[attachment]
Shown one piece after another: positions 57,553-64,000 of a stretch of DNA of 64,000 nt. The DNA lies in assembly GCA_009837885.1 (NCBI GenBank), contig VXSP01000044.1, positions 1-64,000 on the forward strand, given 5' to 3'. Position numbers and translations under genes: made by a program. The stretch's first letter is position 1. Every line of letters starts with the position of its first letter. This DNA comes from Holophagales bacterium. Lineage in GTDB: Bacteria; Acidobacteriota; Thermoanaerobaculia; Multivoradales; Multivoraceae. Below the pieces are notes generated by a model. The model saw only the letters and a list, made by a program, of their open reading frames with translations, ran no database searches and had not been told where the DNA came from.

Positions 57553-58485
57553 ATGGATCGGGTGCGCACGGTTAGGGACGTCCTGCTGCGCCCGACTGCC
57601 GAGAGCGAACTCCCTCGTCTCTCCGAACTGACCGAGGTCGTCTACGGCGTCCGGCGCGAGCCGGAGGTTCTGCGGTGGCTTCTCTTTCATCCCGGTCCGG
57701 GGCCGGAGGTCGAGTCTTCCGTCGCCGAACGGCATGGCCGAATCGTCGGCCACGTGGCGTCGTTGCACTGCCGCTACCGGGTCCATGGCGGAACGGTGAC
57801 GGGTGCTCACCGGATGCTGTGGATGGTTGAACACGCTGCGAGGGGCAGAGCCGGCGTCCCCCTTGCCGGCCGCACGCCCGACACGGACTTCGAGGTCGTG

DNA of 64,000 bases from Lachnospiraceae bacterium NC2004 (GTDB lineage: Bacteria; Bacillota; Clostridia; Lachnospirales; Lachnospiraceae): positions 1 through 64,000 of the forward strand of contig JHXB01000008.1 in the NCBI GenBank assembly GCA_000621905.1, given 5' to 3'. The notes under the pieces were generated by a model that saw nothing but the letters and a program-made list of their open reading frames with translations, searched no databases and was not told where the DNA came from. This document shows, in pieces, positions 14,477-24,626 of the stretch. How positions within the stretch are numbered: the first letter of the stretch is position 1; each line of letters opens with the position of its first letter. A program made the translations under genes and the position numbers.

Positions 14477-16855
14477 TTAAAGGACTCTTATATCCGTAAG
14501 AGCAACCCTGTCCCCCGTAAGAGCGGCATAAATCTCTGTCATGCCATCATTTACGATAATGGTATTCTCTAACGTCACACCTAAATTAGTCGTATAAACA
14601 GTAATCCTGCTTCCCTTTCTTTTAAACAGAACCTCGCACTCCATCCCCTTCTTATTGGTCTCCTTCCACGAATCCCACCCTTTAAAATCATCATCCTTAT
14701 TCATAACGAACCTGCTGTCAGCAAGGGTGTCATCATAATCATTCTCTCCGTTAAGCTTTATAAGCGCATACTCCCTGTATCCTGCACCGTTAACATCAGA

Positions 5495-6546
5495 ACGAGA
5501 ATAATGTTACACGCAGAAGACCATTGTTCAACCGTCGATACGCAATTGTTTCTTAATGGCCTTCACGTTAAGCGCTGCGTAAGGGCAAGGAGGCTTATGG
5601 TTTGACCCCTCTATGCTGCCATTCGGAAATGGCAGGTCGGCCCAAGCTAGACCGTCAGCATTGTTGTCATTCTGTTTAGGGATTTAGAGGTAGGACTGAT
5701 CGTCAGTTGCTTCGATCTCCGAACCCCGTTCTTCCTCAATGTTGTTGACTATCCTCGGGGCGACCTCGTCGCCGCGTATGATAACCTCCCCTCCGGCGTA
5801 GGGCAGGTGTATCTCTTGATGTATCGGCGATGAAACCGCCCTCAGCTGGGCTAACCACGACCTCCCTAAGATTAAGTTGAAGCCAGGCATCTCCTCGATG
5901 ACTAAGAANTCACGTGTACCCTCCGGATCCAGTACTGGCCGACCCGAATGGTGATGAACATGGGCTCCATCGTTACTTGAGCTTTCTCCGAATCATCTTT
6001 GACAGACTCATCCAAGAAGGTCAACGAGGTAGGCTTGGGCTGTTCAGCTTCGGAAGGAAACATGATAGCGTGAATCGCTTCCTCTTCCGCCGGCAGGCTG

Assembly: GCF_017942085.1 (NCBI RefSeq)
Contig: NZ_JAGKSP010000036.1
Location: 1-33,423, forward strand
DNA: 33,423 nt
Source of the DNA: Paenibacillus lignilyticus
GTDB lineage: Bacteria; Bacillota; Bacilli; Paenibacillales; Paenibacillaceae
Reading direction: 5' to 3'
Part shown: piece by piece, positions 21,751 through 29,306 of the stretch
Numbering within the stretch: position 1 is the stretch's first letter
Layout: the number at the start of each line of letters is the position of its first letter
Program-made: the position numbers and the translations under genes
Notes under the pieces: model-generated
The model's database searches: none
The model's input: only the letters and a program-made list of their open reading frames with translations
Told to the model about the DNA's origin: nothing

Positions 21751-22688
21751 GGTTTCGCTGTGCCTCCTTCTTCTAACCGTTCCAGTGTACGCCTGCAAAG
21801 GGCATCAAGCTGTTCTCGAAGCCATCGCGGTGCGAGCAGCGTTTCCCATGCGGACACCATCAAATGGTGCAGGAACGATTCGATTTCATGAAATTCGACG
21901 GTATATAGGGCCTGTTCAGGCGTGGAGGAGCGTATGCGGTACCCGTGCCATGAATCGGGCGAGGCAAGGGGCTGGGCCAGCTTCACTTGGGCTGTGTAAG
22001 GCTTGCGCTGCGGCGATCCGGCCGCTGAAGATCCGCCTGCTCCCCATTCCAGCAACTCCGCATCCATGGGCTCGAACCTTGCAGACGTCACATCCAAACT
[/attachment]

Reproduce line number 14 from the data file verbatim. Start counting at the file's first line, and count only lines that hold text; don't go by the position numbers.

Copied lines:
5495 ACGAGA